Learn Korean Language Lesson 33 – Korean Conjunction – But
Continue from Lesson 32 – Korean Question Word – How. Today we come to learn Korean Conjunction – But. In this learn Korean language lesson, we will learn conjunction – But – 지만 [ ji-man ]. It has the same meaning as English question word – how. In Korean, it is use to shows a contrast between the two sentences. 지만 is a coordinating conjunction used to connect two sentences together in a way that shows a contrast between the two. 지만 is added to the stem of the verb or adjective in the first sentence. Let’s start!
Korean Conjunction – But
We have learned Korean Conjunction – And in learn Korean language Lesson 23 and Lesson 31. To indicates a contrast between what is said before and after, use 지만. It is a coordinating conjunction used to connect two sentences together in a way that shows a contrast between the two. 지만 is added to the stem of the Korean Verbs or Korean Adjectives in the first sentence. Simply add it to the end of the verb or adjective stem regardless of whether it ends in a vowel or a consonant. For example, when the food was expensive but not very tasty, add this Korean conjunction to the end of the adjective stem to make contrast between expensive and tasteless. When you want to watch a movie but have no time, use it to show contrast between your desire and unavailability. See examples below.
- 이 식당은 비싸지만 맛이 없어요. [ i-sik-dang-eun-bi-ssa-ji-man-ma-si-eop-seo-yo ] – This restaurant is expensive but not very tasty.
- 그 영화를 보고 싶지만 시간이 없어요. [ geu-yeong-hwa-reul-bo-go-sip-ji-man-si-gan-i-eop-seo-yo ] – I want to watch that movie but I have no time.
- 토요일에는 하지만 일요일에는 하지 않아요. [ to-yo-il-e-neun-ha-ji-man-il-yo-il-e-neun-ha-ji-an-a-yo ] – It opens Saturday but closes on Sunday.
- 한국 친구가 있지만 자주 만날 수 없어요. [ han-guk-chin-gu-ga-it-ji-man-ja-ju-man-nal-su-eop-seo-yo ] – I have a Korean friend but we can’t meet often.
When two sentences are connected using 지만, the repeated part in the second sentence is usually omitted.
- 저는 학교에 가지만 친구는 학교에 안 가요. [ jeo-neun-hak-gyo-e-ga-ji-man-chin-gu-neun-hak-gyo-e-an-ga-yo ] – I go to school, but my friend doesn’t go to school.
- 저는 학교에 가지만 친구는 안 가요. [ jeo-neun-hak-gyo-e-ga-ji-man-chin-gu-neun-an-ga-yo ] – I go to school, but my friend doesn’t.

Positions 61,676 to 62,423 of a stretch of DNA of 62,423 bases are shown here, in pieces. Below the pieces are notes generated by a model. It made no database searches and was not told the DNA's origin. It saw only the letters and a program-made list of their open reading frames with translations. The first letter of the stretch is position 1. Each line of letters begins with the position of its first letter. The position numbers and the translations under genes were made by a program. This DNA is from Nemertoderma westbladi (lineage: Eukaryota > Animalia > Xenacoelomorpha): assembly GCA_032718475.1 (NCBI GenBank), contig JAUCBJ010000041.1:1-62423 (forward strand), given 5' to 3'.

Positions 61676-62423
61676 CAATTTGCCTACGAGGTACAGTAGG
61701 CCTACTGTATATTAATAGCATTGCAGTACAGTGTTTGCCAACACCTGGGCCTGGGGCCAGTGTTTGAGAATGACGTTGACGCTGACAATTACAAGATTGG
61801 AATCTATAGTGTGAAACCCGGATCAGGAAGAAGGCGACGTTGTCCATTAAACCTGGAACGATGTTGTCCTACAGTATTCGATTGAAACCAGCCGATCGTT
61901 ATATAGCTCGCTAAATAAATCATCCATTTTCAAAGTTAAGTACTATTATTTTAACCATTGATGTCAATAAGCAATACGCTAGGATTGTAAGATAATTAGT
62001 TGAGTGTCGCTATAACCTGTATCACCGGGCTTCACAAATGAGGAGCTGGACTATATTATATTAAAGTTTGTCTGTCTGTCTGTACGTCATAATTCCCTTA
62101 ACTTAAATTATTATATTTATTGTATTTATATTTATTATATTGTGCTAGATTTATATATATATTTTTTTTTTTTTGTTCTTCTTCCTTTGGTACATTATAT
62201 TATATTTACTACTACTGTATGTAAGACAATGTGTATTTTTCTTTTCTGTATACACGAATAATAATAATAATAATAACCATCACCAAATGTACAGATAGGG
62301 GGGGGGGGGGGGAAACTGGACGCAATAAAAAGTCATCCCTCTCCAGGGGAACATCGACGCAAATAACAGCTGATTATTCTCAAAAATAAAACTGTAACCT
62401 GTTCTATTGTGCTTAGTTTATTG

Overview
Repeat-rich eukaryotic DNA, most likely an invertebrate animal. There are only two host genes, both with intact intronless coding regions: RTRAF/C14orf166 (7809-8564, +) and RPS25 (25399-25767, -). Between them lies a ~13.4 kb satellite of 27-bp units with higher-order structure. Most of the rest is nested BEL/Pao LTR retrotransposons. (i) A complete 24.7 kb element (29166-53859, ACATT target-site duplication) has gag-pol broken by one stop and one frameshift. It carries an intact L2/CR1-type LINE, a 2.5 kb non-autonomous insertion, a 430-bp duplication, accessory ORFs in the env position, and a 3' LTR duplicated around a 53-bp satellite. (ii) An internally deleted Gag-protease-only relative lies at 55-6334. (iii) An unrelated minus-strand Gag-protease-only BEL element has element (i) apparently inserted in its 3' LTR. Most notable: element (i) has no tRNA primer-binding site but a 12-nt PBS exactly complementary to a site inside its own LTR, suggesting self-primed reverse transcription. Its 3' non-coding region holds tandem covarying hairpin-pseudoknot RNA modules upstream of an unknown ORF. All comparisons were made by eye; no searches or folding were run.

To make contrasts involving the past, 았/었지만 is used adding 았/었 to 지만 to indicate the Korean Past Tense. Simply replace 어요 in 았/었어요 with 지만.
- 어젯밤에 그 일을 했지만 안 가져 왔어요. [ i-jet-bam-e-geu-il-eul-haet-ji-man-an-ga-jyeo-wa-sseo-yo ] – I did the work last night but did not bring it with me.
- 아까 점심을 먹었지만 배가 고파요. [ a-gga-jeom-sim-eul-meo-geot-ji-man-bae-ga-go-pa-yo ] – I ate lunch a while ago but I am still hungry.
Learn Korean Language Flashback
Here are the learn Korean language flashback of previous lessons. Do you remember that we have learned Korean Irregular Verbs, the “Gangster Group” in Korean Hangeul system? There are a total of five Korean Irregular Verbs: ㄷ, ㅂ, ㄹ, 으 and 르. Let’s revise the ㅂ irregular verbs here. For more details, please revise that lesson. In Korean there are two types of verbs: Korean Action Verbs (to run, to sleep, to do, to work, to think, to study, etc.) and Descriptive Verbs which is the adjectives (to be happy, to be sad, to be cheap, to be expensive, to be good, to be bad, etc.). These two types of verbs are same when it comes to irregular. When an adjective stem ending in ㅂ is followed by the vowel 아, 어 or 으, the ㅂ changes to 우.
- 덥다 [ deop-da ] → 덥 + 어요 = 더워요 [ deo-wo-yo ] – to be hot
- 맵다 [ maep-da ] → 맵 + 어요 = 매워요 [ mae-wo-yo ] – to be hot (spicy)
- 춥다 [ chup-da ] → 춥 + 어요 = 추워요 [ chu-wo-yo ] – to be cold
- 쉽다 [ swip-da ] → 쉽 + 어요 = 쉬워요 [ swi-wo-yo ] – to be easy
- 어렵다 [ eo-ryeop-da ] → 어렵 + 어요 = 어려워요 [ eo-ryeo-wo-yo ] – to be difficult
- 날씨가 더워요. [ nal-ssi-ga-deo-wo-yo ] – It is hot.
- 한국 신문이 어려워요. [ han-guk-sin-mun-i-eo-ryeo-wo-yo ] – It is difficult to read a Korean newspaper.